Sylvie Corbet?and Vladimir Isachenkov

MOSCOW: The presidents of France and Russia agreed Thursday to tighten cooperation in the fight against the Islamic State group, although they remained at odds over their approach toward Syrian President Bashar Assad.

IS has claimed responsibility for deadly attacks against both of the countries’ citizens in recent weeks: Nov. 13 shootings and suicide bombings in Paris which killed 130 people, and the Oct. 31 bombing of a Russian passenger jet over Egypt’s Sinai Peninsula that claimed 224 lives.

French President Francois Hollande has been on a diplomatic drive since the Paris attacks to increase cooperation in tackling IS, which holds swathes of territory in both Syria and Iraq. He has met this week with President Barak Obama, German Chancellor Angela Merkel and Italian Prime Minister Matteo Renzi before flying to Moscow on Thursday for talks with Russian President Vladimir Putin.

Hollande and Putin agreed on increasing intelligence sharing, intensifying their airstrikes against IS in Syria and cooperating on selecting targets — two days after Turkey downed a Russian warplane near the Syrian border.

“We agreed on a very important issue: To strike the terrorists only, Daesh and the jihadi groups only, and not to strike the forces and the groups that are fighting against the terrorists,” Hollande said after the meeting, referring to IS by its Arabic acronym. “And we are going to exchange some information about that: what can be struck, and what must not be struck.”

But the two countries remain at odds in their approach toward Assad, with Hollande saying the Syrian head of state “does not have his place in Syria’s future,” and Putin stressing that “the Syrian president’s fate should be entirely in the hands of the Syrian people.”

Putin described Assad’s army as a “natural ally” in the fight against IS — an essential force capable of battling the extremist group on the ground. He added that Russia was ready to cooperate with other groups ready to fight IS.

Russia has been Assad’s staunchest ally, and has come under criticism for targeting some rebel groups who are fighting against both IS and Assad in Syria’s multifaceted and complex civil war.

Obama, after meeting with Hollande, had said Russian cooperation in the fight against IS would be “enormously helpful.” The U.S. has also insisted that a political transition in Syria must lead to Assad’s departure.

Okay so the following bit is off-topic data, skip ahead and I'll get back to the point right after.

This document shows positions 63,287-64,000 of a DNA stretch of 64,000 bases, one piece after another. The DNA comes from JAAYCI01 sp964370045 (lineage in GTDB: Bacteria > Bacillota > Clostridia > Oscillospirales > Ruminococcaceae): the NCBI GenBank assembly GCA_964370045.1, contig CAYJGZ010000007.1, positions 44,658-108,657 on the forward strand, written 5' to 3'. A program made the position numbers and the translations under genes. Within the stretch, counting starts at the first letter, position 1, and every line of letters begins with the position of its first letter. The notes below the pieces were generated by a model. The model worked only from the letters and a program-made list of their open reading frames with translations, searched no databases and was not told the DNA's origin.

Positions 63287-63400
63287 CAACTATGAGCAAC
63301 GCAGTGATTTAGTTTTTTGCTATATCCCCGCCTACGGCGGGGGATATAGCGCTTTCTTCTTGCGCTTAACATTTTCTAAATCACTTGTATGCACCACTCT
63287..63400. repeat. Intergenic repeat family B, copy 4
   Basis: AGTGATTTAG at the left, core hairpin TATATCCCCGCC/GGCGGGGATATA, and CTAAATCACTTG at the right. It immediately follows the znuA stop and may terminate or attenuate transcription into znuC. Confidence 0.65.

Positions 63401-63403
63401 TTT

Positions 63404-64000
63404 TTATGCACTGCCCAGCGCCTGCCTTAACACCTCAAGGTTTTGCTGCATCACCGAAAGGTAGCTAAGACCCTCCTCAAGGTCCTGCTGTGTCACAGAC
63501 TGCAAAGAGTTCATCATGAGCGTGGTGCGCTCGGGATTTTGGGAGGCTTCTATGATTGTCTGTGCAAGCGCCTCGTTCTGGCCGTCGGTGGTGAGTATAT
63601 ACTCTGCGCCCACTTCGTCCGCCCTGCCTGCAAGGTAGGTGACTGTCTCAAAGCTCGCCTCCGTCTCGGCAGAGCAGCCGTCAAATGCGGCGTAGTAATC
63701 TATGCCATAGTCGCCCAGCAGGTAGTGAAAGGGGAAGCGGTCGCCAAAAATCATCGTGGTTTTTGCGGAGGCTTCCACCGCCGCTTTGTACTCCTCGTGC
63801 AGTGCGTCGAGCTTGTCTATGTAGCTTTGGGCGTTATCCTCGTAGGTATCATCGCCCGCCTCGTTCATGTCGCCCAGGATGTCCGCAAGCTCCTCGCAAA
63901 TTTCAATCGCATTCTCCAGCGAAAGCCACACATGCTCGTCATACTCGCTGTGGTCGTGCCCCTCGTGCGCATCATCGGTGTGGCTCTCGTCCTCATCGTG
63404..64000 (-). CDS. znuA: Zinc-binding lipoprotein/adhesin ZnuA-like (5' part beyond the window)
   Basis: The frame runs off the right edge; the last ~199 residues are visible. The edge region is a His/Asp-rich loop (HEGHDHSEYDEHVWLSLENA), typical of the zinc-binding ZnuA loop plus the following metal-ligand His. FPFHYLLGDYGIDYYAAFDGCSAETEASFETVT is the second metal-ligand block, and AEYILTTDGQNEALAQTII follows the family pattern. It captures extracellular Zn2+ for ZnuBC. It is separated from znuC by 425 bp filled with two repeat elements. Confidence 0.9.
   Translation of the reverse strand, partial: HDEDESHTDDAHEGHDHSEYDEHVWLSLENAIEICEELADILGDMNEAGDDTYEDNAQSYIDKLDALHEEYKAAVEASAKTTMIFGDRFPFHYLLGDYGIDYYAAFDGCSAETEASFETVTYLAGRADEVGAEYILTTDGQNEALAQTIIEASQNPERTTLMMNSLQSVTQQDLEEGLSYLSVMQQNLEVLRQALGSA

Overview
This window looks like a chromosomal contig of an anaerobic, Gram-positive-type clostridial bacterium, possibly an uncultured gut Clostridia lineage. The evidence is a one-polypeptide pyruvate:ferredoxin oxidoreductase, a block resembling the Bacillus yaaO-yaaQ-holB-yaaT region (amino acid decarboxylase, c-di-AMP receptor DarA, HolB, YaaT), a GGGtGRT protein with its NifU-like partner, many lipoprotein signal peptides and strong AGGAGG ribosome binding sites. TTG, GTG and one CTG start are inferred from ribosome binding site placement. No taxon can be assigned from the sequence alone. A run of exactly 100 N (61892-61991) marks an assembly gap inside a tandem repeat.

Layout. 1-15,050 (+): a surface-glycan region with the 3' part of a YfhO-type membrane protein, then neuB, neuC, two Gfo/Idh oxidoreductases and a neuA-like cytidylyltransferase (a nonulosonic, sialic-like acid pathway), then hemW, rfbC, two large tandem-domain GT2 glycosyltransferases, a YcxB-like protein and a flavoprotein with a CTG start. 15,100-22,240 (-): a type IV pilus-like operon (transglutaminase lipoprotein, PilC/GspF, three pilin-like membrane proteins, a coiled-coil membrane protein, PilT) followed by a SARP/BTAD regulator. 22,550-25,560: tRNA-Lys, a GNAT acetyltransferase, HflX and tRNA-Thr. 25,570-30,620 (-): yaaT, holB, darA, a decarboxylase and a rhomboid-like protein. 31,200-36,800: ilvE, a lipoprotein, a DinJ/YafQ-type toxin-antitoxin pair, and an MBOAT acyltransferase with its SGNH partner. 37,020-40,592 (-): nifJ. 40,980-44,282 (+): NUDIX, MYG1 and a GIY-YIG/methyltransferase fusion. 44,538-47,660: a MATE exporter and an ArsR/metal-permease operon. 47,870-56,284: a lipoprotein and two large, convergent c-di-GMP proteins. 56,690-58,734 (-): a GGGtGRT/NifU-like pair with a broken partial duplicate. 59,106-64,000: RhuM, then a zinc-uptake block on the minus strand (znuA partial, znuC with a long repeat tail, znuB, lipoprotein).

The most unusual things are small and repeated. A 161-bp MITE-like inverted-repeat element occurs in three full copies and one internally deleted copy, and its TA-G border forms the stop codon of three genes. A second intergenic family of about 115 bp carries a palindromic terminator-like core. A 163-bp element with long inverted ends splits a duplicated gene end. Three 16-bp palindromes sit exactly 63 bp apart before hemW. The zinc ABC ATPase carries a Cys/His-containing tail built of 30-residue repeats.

“We view the U.S.-led coalition with respect and stand ready to cooperate with it,” Putin said. “We believe that we would better create a single, united coalition as it would be easier, simpler and more efficient to coordinate our work that way.”

However, he said, “if our partners aren’t ready for that, OK, we are ready to work in a different format that is acceptable to our partners. We are ready to cooperate with the U.S.-led coalition.”

In Germany, Merkel’s Cabinet decided to send reconnaissance aircraft, tanker planes and a warship to help in the fight against IS.

During Merkel’s visit in Paris on Wednesday, Hollande had said it would “be a very good signal in the fight against terrorism” if Germany could do more against IS in Syria and Iraq.

Putin said Russia was mourning for Paris victims as well as those who were killed in the Russian passenger plane bombing, and praised Hollande’s efforts to build an anti-terror coalition.

At least two known suspects of the Paris attacks are still at large; a manhunt continued in France and Belgium.

Belgian authorities carried out three raids linked to the Paris attacks Thursday outside of Brussels but made no arrests. Five suspects are already in custody on terrorism charges.

Hours later, Prime Minister Charles Michel announced the alert level in Brussels was being lowered one notch from the highest level, on which it has been since Saturday. Subways are to reopen fully on Friday. Despite the reduction in alert level, Michel said an attack remained “possible and likely.”